Cord blood from umbilical cords can be beneficial to patients with leukemia, lymphoma, sickle-cell anemia, and are even used to rebuild the immune system after chemotherapy, per NIH. Now, a new study found that use of stem cell therapy for heart failure could also potentially improve the lives of people living with the disease.
According to the CDC, nearly 6 million Americans are living with heart failure – a condition where the heart’s muscles weaken and can no longer pump blood adequately throughout the body. Sadly, statistics show that the prognosis for those with heart failure is often grim, with more than half of heart failure patients expected to die within the first 5 years after the diagnosis.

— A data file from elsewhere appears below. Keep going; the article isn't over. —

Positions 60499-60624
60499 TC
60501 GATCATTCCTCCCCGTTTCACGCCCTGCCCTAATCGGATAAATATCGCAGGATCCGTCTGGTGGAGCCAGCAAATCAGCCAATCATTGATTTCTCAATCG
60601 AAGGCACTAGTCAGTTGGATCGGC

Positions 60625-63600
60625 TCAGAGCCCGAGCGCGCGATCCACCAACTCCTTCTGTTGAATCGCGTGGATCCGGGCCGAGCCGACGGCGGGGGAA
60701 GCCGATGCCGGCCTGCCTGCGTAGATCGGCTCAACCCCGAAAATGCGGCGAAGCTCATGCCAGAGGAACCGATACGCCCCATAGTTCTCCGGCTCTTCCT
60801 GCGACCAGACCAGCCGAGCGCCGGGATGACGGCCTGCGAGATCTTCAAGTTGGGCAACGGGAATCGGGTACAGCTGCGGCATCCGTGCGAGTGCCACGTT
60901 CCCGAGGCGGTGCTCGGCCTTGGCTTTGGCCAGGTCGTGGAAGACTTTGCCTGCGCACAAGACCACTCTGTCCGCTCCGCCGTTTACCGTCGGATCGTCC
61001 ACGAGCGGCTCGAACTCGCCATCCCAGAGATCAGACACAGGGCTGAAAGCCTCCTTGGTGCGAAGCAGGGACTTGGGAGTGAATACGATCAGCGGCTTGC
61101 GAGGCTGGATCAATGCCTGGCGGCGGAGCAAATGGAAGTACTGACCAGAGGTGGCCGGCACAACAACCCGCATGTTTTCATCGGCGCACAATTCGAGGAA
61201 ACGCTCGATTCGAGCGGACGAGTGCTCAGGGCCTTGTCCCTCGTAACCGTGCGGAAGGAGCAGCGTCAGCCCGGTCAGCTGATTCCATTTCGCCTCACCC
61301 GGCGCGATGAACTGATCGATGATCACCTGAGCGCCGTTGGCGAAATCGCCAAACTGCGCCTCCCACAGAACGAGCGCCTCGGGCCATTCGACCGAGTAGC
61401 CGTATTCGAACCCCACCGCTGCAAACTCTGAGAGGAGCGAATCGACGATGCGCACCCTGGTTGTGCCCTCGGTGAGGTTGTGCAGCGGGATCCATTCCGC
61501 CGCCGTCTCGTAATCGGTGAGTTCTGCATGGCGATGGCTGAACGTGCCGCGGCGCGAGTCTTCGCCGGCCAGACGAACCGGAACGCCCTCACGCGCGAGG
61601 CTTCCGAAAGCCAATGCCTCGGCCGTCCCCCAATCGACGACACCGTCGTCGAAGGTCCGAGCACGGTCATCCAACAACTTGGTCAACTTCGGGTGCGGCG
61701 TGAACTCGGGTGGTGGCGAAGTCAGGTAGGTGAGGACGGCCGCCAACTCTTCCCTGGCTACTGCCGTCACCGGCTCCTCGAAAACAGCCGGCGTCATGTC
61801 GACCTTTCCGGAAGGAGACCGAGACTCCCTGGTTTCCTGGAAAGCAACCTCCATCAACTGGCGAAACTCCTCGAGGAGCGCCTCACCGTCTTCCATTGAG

Benefits of Umbilical Cord Stem Cell Therapy
Stem cells are cells that can transform into any kind of cell, and can be found in developing embryos, the umbilical cord of a newborn baby and in some adult tissues such as bone marrow.
These specialized cells are already used to treat dozens of diseases and recent research has pointed to the cells being used in possible treatment for conditions including cerebral palsy, hearing loss and diabetes.
According to NIH, because stem cells can change into specific cell types, they offer the possibility of renewable cells and tissues to treat conditions including spinal cord injury, stroke and rheumatoid arthritis. Stem cells are also used in bone marrow transplants, to replace cells damaged by chemotherapy or disease or as a way for the donor’s immune system to fight some types of cancer and blood-related diseases, such as leukemia.
Now, researchers may have found another purpose for these valuable cells, suggesting that stem cell therapy for heart failure may be a step in treating the often-deadly condition.
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